World Arts West
SF Ethnic Dance Festival

FESTIVAL DANCERS

Nritta Katha School of Kathak Dance

DANCE ORIGIN: India
GENRE: Kathak
ARTISTIC DIRECTOR/CHOREOGRAPHY ADAPTED BY: Parna Basu
CHOREOGRAPHER: Pt. Birju Maharaj
First Appearance in SF EDF: 2006
Website: www.ikathak.org

India’s vast ancient land has been a vital center of trade and a nesting ground of several major world religions and political empires for centuries. As the largest democracy in the world, India is a union of 28 states, each with their own distinct language, dress, cuisine, dance, and musical style. Kathak dance is one of six major classical forms of dance in India originating in the north.

Its earliest influences were from 2000-year-old folk and tribal dances of the countryside. As a codified movement form, kathak developed from a caste of nomadic storytellers known as kathakars, who used music, dance, and mime to narrate religious tales from the great Hindu epics, the Mahabharata and Ramayana. Kathak’s early role was to teach Hindu myths and philosophies to villagers, and to evoke in them a state of bhakti, or devotion. Upon the founding of the Mughal Empire, kathak was transported to the lavish courts of the Muslim nawabs and Hindu rajputs (kings) who were great patrons of the arts. Rooted in a Hindu ethos, the simple storytelling style was enhanced to reflect court entertainment etiquettes, contributing to formalization of the style. It was in the Mughal courts that the “pure dance” repertoire, or nritta (without narrative meaning), blossomed. Here, footwork began to excel, swift pirouettes developed, and elaborate arabesque-like gestures, which echoed aspects of Muslim architecture, flourished.

Two distinct lineages, or gharana’s, were formed – the Jaipur, emphasizing strength and technical mastery, and the Lucknow, accentuating refined gesture and expression. The torchbearer of the present-day Lucknow gharana is a seventh generation kathak guru named Birju Maharaj, whose relatives danced in the last Mughal courts of the great North Indian city of Lucknow up until the 19th century.

Parna Basu began training at the age of eight and became a prime disciple of Pandit Birju Maharaj, touring extensively in his company all over the world. In 2006, she founded the school Nritta Katha School of Kathak Dance to promote the Lucknow style of kathak in the Bay Area.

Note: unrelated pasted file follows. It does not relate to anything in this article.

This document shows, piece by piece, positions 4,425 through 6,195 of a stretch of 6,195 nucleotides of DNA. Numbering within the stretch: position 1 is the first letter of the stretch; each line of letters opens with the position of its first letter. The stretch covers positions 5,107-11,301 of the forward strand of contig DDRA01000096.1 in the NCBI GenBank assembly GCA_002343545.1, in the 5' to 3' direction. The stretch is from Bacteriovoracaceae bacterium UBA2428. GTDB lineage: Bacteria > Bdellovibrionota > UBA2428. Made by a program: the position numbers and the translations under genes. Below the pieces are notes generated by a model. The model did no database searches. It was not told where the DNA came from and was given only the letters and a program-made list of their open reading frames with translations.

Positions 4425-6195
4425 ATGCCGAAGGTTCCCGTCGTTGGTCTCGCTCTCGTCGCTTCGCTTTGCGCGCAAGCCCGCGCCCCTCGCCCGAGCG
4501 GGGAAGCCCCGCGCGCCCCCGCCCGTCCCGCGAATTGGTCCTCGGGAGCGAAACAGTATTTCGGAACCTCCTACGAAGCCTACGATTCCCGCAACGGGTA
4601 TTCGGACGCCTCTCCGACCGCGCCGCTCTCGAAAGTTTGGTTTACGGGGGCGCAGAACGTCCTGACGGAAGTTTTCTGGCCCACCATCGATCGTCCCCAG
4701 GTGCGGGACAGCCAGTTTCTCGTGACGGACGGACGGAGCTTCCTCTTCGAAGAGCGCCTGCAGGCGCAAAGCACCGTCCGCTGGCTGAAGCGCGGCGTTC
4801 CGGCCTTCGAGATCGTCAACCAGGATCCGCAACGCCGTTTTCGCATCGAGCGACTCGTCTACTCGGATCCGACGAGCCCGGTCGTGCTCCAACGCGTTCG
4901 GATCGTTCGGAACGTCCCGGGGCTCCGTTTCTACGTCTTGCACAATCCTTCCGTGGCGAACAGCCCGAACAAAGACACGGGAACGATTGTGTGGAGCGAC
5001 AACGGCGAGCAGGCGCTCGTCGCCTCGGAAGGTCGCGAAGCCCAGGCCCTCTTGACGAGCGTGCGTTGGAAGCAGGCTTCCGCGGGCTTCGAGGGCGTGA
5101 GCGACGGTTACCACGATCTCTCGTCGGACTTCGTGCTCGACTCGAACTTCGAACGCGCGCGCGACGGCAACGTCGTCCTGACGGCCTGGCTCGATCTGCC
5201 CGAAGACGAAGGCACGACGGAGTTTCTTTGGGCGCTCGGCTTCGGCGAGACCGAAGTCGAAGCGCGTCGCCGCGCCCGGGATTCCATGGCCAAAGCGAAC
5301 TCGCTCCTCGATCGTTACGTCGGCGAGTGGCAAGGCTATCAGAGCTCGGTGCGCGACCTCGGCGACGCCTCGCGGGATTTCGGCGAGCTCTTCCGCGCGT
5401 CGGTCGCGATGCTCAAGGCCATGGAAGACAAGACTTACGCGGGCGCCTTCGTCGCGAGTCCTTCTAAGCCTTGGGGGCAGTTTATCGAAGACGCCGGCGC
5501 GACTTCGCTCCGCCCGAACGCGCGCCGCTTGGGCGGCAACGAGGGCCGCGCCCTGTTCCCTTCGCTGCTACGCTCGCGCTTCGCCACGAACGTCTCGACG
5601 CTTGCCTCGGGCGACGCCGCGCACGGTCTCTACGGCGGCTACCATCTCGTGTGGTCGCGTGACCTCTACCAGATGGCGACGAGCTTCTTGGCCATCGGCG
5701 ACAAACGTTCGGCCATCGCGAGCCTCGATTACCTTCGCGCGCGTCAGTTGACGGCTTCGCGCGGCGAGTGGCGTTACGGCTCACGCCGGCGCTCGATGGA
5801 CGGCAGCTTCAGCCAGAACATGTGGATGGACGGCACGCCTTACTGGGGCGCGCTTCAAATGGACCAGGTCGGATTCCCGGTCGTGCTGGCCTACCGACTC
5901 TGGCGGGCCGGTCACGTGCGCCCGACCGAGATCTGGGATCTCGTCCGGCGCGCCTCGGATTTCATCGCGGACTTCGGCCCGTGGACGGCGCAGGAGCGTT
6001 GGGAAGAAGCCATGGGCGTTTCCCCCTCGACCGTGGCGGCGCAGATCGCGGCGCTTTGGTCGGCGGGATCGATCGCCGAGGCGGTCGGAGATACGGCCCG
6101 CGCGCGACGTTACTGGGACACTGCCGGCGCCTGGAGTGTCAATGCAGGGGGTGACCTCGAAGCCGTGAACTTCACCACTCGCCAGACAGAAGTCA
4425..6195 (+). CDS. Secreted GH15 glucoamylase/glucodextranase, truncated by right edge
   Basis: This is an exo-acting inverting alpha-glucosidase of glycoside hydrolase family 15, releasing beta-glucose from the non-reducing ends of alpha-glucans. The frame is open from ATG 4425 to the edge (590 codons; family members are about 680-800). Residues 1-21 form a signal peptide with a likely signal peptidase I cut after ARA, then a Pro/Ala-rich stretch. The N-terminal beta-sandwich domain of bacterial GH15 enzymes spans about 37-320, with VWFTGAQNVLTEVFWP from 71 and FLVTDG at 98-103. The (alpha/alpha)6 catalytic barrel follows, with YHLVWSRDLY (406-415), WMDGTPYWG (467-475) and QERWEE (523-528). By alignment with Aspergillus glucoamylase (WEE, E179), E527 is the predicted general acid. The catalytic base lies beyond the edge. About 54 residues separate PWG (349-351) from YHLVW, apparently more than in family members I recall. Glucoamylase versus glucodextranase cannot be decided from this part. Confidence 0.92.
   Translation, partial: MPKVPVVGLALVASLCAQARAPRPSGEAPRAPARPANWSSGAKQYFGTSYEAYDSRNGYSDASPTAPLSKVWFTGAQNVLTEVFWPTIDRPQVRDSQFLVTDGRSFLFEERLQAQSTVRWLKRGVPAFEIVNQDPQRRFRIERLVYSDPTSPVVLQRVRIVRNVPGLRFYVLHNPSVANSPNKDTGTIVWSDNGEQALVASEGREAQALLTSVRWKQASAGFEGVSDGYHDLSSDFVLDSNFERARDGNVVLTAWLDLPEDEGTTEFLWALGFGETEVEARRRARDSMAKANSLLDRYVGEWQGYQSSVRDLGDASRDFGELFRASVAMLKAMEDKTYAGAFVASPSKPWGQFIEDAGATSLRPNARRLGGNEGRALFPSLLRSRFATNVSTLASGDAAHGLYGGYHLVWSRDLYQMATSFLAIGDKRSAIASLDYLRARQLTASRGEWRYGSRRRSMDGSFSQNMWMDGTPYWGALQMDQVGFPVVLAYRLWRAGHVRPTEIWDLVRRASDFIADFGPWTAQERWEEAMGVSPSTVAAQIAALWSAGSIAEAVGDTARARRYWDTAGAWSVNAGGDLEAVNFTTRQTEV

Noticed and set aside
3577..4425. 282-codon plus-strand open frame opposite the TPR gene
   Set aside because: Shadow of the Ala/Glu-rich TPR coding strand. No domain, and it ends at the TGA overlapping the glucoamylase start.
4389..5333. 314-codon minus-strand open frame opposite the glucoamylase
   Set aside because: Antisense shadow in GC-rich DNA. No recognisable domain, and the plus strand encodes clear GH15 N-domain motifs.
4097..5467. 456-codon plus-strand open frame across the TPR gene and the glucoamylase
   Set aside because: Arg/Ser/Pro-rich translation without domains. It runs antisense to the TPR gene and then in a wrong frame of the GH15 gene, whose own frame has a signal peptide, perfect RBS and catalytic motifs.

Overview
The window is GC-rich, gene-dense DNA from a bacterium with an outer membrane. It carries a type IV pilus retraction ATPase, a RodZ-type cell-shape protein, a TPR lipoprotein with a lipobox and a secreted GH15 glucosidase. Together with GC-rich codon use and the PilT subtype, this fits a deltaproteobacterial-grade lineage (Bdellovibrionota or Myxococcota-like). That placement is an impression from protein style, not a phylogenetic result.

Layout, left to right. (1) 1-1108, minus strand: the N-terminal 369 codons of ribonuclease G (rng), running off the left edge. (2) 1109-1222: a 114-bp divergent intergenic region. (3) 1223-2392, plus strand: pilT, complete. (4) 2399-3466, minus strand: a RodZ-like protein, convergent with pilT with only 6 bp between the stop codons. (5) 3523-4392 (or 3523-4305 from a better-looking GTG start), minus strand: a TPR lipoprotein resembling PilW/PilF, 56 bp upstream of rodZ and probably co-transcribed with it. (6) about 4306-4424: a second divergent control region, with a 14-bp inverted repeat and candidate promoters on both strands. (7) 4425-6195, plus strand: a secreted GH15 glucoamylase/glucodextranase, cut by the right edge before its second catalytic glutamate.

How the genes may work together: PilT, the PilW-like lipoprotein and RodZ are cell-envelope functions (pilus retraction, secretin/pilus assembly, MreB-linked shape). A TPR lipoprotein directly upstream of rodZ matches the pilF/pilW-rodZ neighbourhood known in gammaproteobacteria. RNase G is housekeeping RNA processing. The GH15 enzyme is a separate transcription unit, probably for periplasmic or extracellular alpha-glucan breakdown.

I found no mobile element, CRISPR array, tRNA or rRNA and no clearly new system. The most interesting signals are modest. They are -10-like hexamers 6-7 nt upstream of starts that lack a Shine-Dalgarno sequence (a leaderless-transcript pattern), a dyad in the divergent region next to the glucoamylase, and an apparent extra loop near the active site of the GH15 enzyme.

2007 PERFORMANCE

TITLE: Tarana on Raag Kalawati
ARTISTIC DIRECTOR/CHOREOGRAPHY ADAPTED BY: Parna Basu
CHOREOGRAPHER: Pt. Birju Maharaj
SOLOIST: Parna Basu

Soloist Parna Basu, performs an adaptation of one of Pt. Birju Maharaj's classic pieces called Tarana on Raag Kalawati.

A tarana is a musical genre created by the illustrious 13th century Sufi poet Amir Khusro, also the founder of two important musical heritages, Hindustani (North Indian classical) and Qawwali (devotional Sufi music). Khusro is believed to have learned a vocal song, but as he remembered only the melody, he replaced the words with rhythmic syllables. Tarana’s have become an important part of kathak dance repertoire. In this version, performed to the midnight raga (musical mode) of Raag Kalawati in 16 beats, abstract syllables are swiftly sung while the dancer brings out the essence of the melody and rhythm through complex footwork, intricate geometric shapes, and rapid turns.

2006 PERFORMANCE

TITLE OF PIECE: Kathak Nritta: taal Ashtamangal
CHOREOGRAPHER: Pt. Birju Maharaj
SOLOIST: Parna Basu

In the 2006 Festival Parna Basu performs one of her guru’s choreographies, Taal Ashtmangal of the nritta repertoire. A technically demanding piece done in one of the more complex rhythmic cycles of 11-beats, the style exemplifies the clean bodylines, subtle expressions and choreographic finesse characteristic of the Lucknow style of kathak.

Back to top